The Al Neil Project
October 15: Western Front
October 21: Vancouver Public Library
November 10: Roundhouse Community Centre
November 25: Vancouver Art Gallery
LIVE Biennial of Performance Art presented four evenings of interdisciplinary work by, and inspired by, Vancouver innovator Al Neil whose career as a pianist, composer, writer, bricoleur, and performance artist has spanned 60-years. Neil's influence on Vancouver's artistic communities has been profound and enduring: this project attempts to both assess and celebrate Neil as an innovator and a seminal force in the multi-disciplinary practices that have flourished -- and continue to flourish -- on the West Coast.
LIVE 2005 celebrated Al Neil's legacy in the community, with concerts, screenings, readings and performances. The event opened on October 15th at the Western Front with an eclectic tribute to Neil's work. Kate Hammett-Vaughan vocalized written texts by Neil accompanied by Ron Samworth on guitar, and Coat Cooke on saxophone. Visual artist Carol Itter worked with VJ Krista Lomax on visuals featuring Neil's assemblages, sculptures, and collages. Also included is a reading from Neil's work by Michael Turner accompanied by Hank Bull.
The second event was a series of readings from the Downtown Eastside entitled Under the Influence. Curated by Michael Turner, the evening offered a glimpse into Vancouver writers' writing about alcohol and drug use, beginning with Al Neil, and took place on October 21 at the Vancouver Public Library with readings by Turner, Kevin Chong and Maxine Gadd.
On November 10, Coastal Jazz and Blues Society, The Belkin Gallery UBC and the New Orchestra Workshop Society presented a concert featuring the ultimate Al Neil tribute band with legendary Vancouver improvisers Gregg Simpson drums, Clyde Reed bass, and Paul Plimley piano. The trio was joined by sampling/electronics artist Giorgio Magnanensi, performance poet Kedrick James, with visuals by Carol Itter mixed live by Krista Lomax.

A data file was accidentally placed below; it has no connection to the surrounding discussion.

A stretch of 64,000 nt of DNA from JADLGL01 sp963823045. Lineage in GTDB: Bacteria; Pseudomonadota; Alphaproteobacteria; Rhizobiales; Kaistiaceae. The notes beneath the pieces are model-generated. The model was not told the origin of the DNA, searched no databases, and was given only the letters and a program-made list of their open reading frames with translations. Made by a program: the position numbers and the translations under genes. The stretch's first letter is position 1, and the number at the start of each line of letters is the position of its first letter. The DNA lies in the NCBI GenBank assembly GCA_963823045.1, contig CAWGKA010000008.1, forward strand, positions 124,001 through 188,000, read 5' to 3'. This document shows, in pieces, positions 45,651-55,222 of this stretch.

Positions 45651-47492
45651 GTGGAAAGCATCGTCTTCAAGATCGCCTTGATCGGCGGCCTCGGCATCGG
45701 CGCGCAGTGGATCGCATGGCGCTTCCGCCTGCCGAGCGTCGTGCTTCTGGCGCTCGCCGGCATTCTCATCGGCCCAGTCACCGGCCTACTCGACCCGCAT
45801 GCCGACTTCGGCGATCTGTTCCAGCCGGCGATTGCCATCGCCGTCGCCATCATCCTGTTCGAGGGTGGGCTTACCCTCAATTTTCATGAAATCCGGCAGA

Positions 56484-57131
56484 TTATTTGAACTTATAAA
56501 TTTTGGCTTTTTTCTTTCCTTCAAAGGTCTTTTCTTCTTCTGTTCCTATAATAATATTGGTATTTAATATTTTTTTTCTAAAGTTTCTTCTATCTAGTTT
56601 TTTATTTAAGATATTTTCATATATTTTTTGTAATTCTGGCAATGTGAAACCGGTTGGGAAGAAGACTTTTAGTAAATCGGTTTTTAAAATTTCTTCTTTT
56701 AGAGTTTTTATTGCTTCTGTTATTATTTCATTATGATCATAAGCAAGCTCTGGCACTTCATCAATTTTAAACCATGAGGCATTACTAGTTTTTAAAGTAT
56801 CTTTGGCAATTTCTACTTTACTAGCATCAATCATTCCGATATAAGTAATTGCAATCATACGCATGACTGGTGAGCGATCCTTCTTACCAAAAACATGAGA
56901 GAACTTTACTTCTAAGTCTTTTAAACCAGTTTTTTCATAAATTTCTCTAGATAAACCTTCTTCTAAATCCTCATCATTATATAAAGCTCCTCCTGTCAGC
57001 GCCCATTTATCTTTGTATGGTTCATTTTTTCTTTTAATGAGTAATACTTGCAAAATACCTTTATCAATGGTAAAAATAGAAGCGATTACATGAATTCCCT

The final installment of The Al Neil Project took place on November 25 with an event at the Vancouver Art Gallery that focuses on Neil's history in performance art. Lomax and Itter will use visuals and imagery from Neil's oeuvre of performance art, accompanied by electronic music by Ben Wilson. Randy Gledhill of Randy and Berenicci acted as MC and read a poem in tribute to Neil.
The Al Neil Project is a collaboration of community organizations: the grunt gallery, Coastal Jazz and Blues Society, the New Orchestra Workshop Society, the Belkin Gallery UBC. The Al Neil Project team is Glenn Alteen, Kristin Fung, Kate Hammett Vaughan, Eric Metcalfe, Scott Watson, Keith Wallace, Gregg Simpson, Al Neil, Carol Itter, Coat Cooke, Ron Samworth, David Rimmer, Jordan Strom, Julie Smith, and Michael Turner
Thanks to our sponsors: Inter-Arts Office of the Canada Council for the Arts, The Spirit of BC, ArtsNow Catalyst program, the Vancouver Foundation, Western Front, Vancouver Public Library, Roundhouse Community Centre, Vancouver Art Gallery, The Belkin Gallery, Coastal Jazz and Blues, NOW, and grunt gallery.
Al Neil was born in Vancouver, B.C. in 1924. An accomplished jazz pianist, during the l950s he was one of the founders of the Cellar Jazz Club and performed with artists such as Art Pepper, Conte Candoli and Kenneth Patchen. During the l960s and l970s he became known for solo and ensemble perfromances which combined music with texts, art assemblages, slides and prepared tapes, and in recent years, his collage works have been exhibited extensively. Al Neil's books are Changes (Nightwood Editions 1989), West Coast Lokas (Intermedia 1972), Slammer (Pulp Press 1981) and Origins (writings by and about the artist and his work: Western Front 1989). Although he has toured and exhibited internationally, he has always lived and worked in Vancouver. In 2003, he was awarded an Honorary Doctorate of Letters from Emily Carr Institute.